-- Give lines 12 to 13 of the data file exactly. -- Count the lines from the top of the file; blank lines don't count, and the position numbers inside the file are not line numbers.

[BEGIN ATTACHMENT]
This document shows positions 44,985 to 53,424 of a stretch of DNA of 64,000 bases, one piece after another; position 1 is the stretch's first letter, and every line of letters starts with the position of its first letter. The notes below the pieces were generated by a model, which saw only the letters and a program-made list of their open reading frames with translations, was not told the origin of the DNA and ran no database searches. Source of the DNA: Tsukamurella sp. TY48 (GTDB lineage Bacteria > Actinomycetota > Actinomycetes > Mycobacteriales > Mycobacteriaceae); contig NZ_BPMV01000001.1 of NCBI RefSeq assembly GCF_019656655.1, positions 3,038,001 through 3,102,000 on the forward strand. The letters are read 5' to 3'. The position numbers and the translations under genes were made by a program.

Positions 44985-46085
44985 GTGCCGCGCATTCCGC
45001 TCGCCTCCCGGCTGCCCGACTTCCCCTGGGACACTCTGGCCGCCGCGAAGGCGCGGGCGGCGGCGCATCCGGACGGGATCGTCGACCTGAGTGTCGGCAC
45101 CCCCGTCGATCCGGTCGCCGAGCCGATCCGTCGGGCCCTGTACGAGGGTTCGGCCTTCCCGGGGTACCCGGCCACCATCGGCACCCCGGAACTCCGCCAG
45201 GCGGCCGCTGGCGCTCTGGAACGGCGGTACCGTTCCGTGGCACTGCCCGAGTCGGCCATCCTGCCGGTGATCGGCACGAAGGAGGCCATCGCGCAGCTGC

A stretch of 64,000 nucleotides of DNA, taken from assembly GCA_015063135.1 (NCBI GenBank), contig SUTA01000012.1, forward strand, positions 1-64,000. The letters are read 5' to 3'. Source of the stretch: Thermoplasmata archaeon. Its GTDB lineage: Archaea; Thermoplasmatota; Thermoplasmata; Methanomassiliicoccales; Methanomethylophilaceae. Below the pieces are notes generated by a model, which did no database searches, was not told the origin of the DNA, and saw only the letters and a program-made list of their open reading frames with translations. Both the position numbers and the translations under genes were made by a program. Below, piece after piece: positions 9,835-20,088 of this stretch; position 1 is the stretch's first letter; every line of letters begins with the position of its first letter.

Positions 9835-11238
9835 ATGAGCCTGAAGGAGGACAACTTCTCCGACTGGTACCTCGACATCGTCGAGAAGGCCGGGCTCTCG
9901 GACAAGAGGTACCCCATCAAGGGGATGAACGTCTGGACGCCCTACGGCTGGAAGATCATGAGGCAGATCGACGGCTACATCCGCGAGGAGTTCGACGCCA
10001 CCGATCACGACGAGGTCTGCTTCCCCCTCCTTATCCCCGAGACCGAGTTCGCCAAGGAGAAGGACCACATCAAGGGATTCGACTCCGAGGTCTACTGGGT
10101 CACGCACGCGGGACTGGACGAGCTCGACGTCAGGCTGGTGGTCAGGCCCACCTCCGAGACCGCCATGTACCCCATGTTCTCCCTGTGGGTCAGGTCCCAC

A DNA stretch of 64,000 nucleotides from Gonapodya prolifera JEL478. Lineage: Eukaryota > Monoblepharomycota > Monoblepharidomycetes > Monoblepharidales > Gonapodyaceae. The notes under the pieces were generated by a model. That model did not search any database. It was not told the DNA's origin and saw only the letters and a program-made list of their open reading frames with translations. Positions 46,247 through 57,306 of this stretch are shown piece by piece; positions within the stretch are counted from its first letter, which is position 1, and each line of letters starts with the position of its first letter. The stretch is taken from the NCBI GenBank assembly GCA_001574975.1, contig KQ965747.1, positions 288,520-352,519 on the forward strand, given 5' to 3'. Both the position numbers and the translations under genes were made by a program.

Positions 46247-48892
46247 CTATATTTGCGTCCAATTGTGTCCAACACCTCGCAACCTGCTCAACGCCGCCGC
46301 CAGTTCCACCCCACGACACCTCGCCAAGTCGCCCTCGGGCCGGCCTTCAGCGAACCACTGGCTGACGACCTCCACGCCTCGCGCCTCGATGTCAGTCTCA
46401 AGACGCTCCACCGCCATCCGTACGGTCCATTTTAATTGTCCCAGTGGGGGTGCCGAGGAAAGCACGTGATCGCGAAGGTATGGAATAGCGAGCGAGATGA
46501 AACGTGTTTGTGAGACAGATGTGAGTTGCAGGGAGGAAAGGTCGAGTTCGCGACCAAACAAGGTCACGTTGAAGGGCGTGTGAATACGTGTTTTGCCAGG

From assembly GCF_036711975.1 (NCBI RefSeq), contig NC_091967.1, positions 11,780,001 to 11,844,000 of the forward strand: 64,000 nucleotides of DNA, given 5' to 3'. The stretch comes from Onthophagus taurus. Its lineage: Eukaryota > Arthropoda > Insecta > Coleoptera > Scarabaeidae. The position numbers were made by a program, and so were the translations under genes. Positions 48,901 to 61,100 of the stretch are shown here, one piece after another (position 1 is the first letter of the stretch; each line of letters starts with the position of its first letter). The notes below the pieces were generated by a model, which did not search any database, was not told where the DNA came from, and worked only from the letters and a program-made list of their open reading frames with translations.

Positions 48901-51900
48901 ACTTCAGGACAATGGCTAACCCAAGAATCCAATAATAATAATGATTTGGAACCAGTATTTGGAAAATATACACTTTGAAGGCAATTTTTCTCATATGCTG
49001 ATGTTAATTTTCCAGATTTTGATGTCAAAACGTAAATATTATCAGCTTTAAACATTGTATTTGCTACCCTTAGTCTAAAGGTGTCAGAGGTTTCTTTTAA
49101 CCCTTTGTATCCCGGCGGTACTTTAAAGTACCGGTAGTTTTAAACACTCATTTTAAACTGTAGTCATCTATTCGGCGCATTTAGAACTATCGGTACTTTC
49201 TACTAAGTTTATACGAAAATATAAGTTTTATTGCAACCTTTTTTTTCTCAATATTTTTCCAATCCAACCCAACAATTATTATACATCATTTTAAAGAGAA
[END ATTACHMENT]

10101 CACGCACGCGGGACTGGACGAGCTCGACGTCAGGCTGGTGGTCAGGCCCACCTCCGAGACCGCCATGTACCCCATGTTCTCCCTGTGGGTCAGGTCCCAC

A DNA stretch of 64,000 nucleotides from Gonapodya prolifera JEL478. Lineage: Eukaryota > Monoblepharomycota > Monoblepharidomycetes > Monoblepharidales > Gonapodyaceae. The notes under the pieces were generated by a model. That model did not search any database. It was not told the DNA's origin and saw only the letters and a program-made list of their open reading frames with translations. Positions 46,247 through 57,306 of this stretch are shown piece by piece; positions within the stretch are counted from its first letter, which is position 1, and each line of letters starts with the position of its first letter. The stretch is taken from the NCBI GenBank assembly GCA_001574975.1, contig KQ965747.1, positions 288,520-352,519 on the forward strand, given 5' to 3'. Both the position numbers and the translations under genes were made by a program.